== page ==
I tremble in having to disagree with His Patrimoniality Fr Hunwicke, with whom I find myself in almost constant agreement. He warmly applauds the action of the Archbishop of Liverpool in celebrating the Sacrament of Confirmation before First Holy Communion. I, I'm afraid, do not.
Now I cannot but agree with all Fr Hunwicke's arguments; he is of course quite right to say that the proper order for the Sacraments of Initiation is Baptism, Confirmation, Communion, and that there has been agreement on this in the West right down to the (relatively recent) time of Pope St Pius X. I agree too that there was more loss than gain in this change. He is also right to assert that this is a Sacrament, not a Rite of Passage.
What I deplore is the ceasing of the ancient custom that this Sacrament be conferred by a bishop. If Confirmation is simply to become an adjunct to the celebration of First Holy Communions, which happen all within a few weeks of each other,
1) There is no way that even a bevy of bishops could get to every celebration. They will have to delegate the parish priest in each case, as has been happening in the Salford Diocese for several years now.
2) Given the fuss and celebration of First Holy Communion, the Sacrament of Confirmation risks becoming entirely overshadowed.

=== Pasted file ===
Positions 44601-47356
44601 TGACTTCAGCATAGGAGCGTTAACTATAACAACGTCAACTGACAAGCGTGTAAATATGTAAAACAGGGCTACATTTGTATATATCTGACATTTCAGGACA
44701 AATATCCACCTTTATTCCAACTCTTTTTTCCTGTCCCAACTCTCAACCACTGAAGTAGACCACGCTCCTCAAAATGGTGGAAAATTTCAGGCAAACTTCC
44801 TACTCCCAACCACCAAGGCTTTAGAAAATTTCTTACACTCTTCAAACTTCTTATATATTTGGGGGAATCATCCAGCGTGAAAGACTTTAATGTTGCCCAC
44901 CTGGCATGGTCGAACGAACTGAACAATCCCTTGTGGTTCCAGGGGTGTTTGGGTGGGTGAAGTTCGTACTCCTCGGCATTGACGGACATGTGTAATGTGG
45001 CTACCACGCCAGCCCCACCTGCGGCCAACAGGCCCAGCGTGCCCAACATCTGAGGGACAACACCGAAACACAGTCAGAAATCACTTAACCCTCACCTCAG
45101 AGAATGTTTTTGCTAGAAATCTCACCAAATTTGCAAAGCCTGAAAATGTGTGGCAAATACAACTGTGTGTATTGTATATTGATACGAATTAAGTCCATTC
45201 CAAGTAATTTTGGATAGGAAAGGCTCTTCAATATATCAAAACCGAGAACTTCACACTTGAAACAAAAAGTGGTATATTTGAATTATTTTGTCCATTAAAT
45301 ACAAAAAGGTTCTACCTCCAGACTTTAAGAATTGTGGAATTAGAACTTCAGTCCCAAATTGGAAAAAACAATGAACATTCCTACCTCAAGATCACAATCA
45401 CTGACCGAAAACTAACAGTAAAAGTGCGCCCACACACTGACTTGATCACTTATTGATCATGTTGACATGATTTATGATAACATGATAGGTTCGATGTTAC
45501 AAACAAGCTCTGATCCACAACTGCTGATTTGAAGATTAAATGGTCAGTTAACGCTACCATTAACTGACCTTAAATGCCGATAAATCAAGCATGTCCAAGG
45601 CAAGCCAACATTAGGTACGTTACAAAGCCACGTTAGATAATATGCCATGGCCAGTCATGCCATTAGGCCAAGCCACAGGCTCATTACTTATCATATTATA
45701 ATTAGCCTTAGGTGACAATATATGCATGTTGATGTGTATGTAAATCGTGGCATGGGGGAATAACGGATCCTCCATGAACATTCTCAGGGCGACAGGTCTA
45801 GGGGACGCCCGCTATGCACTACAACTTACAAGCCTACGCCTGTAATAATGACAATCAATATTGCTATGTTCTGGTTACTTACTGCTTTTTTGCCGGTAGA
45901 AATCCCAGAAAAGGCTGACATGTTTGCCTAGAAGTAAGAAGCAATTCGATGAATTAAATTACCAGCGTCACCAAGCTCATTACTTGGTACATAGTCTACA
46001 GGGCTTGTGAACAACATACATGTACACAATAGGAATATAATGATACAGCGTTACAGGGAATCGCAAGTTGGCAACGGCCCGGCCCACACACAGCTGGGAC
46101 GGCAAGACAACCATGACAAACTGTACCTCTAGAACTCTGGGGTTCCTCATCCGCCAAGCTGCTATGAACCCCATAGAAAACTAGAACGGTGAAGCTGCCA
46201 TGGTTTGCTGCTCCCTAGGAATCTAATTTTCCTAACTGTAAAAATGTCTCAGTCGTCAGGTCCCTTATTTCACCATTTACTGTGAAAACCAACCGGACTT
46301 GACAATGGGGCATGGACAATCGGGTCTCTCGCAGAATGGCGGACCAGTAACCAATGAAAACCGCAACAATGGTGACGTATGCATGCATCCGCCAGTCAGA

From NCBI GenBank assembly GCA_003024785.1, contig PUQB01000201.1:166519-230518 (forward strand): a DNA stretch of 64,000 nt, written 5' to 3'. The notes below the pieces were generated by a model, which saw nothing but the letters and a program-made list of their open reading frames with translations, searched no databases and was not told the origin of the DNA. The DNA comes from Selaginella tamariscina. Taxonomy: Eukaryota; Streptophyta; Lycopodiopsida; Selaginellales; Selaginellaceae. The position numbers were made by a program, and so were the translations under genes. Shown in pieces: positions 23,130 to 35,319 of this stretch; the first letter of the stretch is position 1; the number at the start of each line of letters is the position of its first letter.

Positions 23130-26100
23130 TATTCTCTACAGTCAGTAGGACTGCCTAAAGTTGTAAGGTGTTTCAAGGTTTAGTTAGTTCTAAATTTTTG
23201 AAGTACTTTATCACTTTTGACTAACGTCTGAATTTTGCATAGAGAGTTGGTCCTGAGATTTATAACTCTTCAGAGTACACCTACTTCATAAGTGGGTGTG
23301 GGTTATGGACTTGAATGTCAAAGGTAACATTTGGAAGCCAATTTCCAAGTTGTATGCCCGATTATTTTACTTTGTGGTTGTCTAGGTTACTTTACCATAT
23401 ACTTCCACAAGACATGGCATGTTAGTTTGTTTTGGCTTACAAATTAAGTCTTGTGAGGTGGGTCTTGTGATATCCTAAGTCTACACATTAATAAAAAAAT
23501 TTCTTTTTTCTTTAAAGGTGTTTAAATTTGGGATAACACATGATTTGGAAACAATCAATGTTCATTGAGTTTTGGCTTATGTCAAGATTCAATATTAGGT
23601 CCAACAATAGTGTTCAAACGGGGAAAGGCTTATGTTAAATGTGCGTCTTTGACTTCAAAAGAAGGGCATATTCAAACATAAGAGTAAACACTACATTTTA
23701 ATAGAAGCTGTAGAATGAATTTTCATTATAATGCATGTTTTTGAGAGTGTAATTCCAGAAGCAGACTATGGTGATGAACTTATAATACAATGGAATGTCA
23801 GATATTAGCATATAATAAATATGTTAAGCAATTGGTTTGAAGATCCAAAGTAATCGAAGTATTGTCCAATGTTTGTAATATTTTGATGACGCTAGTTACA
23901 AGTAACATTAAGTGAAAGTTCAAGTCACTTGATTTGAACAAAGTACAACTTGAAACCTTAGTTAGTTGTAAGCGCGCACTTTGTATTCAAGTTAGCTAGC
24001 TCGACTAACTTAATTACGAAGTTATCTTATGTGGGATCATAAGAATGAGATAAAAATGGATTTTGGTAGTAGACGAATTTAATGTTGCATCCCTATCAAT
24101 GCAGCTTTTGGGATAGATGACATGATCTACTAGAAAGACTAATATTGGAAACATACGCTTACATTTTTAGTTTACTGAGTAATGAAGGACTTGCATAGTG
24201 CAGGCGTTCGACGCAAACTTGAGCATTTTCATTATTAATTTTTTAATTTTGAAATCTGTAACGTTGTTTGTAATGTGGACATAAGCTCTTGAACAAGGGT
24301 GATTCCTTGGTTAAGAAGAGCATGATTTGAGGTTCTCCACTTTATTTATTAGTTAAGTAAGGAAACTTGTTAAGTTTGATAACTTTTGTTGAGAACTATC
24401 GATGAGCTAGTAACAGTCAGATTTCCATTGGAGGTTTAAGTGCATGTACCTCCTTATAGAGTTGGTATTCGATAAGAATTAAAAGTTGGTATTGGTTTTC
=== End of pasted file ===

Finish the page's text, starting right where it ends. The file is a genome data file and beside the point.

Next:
3) I cannot see that adequate catechesis in these sacraments can be given by the age of 8. Given the deplorable state of the teaching of RE in many schools there will now be no opportunity to catechize our young people. This will have to be worked around in another way, but a number of priests will simply not bother, and a number of young people will simply not bother either.
4) And what about Confession? Does the Archbishop seriously think that his teenagers are going to make a solemn Confession, like the French Communion Solenelle?
Our bishops have become increasingly distanced from their dioceses. The ever-increasing bureaucracy of the Bishops' Conference, of committees and all the mechanisms of senior management, is sucking the lifeblood out the relationship between bishop and diocese. Many years ago, the then Bishop Cormac Murphy-O'Connor ceased doing Confirmations in the parishes because, he said, it gave less time and focus to his proper parish visitations. So Confirmations were moved to the Cathedral, a deanery at at time, and thus they remain. The trouble is that when parochial confirmations ceased, so did parochial visitations. The Bishop since has just come to lend dignity to big 'occasions'.
The ancient custom in the West was, I believe, that everybody was confirmed by the Bishop as soon as possible after their baptism. That meant that when a Bishop arrived in a locality, everyone who had been baptised, from infants upwards, went (or was taken) to the Bishop to be confirmed. I remember hearing that some Bishops would confirm when passing through a district without ever descending from their horses.
Would that not be preferable to the Liverpool/Salford solution? Each bishop will regularly visit his parishes, and while there confirm all those who have been baptised. At the age of 7 or 8 they can make their First Confessions and Communions.
If that is not thought suitable, then let's leave things alone! The Ordinariate can maintain its (more ancient) practice.